I drive, ok? A vehicle which is comfortable, affordable but not electric. I originally bought it for my mom, in 2014, because when I suggested an electric vehicle the reason for it did not resonate. In 2007 when I suggested a more eco-friendly option to my dad he wasn’t convinced either. It’s been 4 years now and I renewed the servicing warranty, because, I don’t see myself giving it away yet and buying a new one, or a used one. Does it matter?

I’m already bought on living in a more environmentally responsible manner and it translates into my driving. I limit unnecessary trips and try my best to group errands within the same location whenever I can. I can’t say it’s not a headache. The car has long been a symbol of independence, of the freedom to go anywhere whenever you like, but having to think of it as an environmental hazard makes you feel guilty about any enjoyment driving anywhere might bring you.

Where was I going with this? Oh, this wasn’t supposed to be about cars at all, but I posted a picture and found myself, well, explaining myself.

A lovely lady I had just met asked to join me on a trip I was going to make when she learnt that I might need help with Hindi. She was not working now, she explained, and would be delighted to help out, seeing that this was for a good cause. And so I took her up on her offer, picked her up and drove to the intended destination, a popular chai-serving cafeteria.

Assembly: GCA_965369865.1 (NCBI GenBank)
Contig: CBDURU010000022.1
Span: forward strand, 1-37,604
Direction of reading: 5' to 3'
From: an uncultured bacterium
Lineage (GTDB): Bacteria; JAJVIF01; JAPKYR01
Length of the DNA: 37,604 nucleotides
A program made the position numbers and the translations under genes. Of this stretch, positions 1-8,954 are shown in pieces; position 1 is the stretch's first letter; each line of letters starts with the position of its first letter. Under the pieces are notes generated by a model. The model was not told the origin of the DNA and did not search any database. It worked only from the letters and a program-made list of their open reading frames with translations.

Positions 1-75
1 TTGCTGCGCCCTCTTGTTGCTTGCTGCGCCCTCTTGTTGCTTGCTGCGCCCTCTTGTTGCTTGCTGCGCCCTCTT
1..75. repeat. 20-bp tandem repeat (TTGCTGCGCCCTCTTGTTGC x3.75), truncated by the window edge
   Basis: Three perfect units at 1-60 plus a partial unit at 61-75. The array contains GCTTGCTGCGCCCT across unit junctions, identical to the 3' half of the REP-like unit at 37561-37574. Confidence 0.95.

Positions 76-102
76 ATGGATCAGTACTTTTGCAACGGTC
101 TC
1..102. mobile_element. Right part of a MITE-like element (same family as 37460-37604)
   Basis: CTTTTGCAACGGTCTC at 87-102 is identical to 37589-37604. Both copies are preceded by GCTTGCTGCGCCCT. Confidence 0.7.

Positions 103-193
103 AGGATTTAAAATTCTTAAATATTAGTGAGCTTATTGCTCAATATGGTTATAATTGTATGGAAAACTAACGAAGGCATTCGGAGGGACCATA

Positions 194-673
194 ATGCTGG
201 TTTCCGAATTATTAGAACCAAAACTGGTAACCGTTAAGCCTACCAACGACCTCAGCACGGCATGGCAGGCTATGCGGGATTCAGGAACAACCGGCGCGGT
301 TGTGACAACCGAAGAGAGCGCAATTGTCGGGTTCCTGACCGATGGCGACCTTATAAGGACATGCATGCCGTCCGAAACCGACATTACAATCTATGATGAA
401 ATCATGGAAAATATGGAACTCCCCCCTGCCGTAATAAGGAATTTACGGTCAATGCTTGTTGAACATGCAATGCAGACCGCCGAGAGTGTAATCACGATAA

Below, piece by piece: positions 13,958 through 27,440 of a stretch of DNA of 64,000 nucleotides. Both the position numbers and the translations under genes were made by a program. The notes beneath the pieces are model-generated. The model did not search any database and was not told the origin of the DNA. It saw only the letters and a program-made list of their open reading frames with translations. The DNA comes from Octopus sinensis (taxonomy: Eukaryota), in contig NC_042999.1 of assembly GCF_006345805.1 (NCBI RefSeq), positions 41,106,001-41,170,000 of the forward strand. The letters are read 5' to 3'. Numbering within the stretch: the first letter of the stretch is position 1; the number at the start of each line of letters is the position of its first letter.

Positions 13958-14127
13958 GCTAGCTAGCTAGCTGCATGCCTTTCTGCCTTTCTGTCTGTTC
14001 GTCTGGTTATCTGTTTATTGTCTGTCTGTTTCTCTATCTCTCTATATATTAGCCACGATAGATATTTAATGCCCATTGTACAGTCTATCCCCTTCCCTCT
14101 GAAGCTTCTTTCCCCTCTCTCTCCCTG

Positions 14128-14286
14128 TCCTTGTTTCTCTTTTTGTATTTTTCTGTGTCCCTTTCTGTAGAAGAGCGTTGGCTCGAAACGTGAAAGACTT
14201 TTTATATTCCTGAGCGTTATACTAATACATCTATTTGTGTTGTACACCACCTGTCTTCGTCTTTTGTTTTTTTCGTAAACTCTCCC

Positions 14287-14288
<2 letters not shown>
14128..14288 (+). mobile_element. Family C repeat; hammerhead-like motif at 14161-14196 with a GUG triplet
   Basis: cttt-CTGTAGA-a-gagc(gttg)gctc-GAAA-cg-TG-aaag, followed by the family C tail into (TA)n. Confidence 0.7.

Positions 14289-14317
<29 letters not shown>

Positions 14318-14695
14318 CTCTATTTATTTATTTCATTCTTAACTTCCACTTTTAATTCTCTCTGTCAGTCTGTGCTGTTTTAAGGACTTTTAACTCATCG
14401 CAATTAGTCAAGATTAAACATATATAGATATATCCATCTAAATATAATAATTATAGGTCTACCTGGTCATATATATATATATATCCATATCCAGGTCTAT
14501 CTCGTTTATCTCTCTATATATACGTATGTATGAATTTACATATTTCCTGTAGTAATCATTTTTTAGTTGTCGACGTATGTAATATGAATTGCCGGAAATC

On the way there, an interesting conversation blossomed. I’m Egyptian and she is Indian. I never lived in Egypt but I visit frequently enough to know what it is like. We talked about the similarities between Egypt and India, colonialism, the sense of personal responsibility, the implications of a caste system, the relationship with garbage, tradition and the current prominence of plastic. The drive was engaging, and once we reached our destination, the experience made the trip worthwhile.

We came with the intention to ask a regular customer of the cafeteria to bring their own cup to the outlet over a period of time and tell us about the experience. Picture a childish sweatshirt donning me in pajama pants and a clueless-looking companion approaching an outlet where unsuspecting respectable members of the public are enjoying their tea break.

This, believe it or not, is what I like to do. We talked about this on our drive back. The fact that I was doing what I like to do for a living, or no living for that matter, since no money is currently being made out of this. There is no financial case for what I do, no incentive, only the thrill that comes out of taking up the responsibility to figure out why we are not going about our lives differently and do something about it. Of course, I am broke, like I have never been before in my life, but my car and I are set until the warranty expires, oh and I have enough for fuel, for now.

For a while, it was hard to convince my parents that what I’m doing is worthwhile. It is still hard to convince a lot of people I meet who always bring up the need to be able to make a living. But until the generation in charge is convinced of the need to change the way we go about our lives, how can we expect to make a living out of working on bringing about that change?

To do as you like is not easy, who knew?

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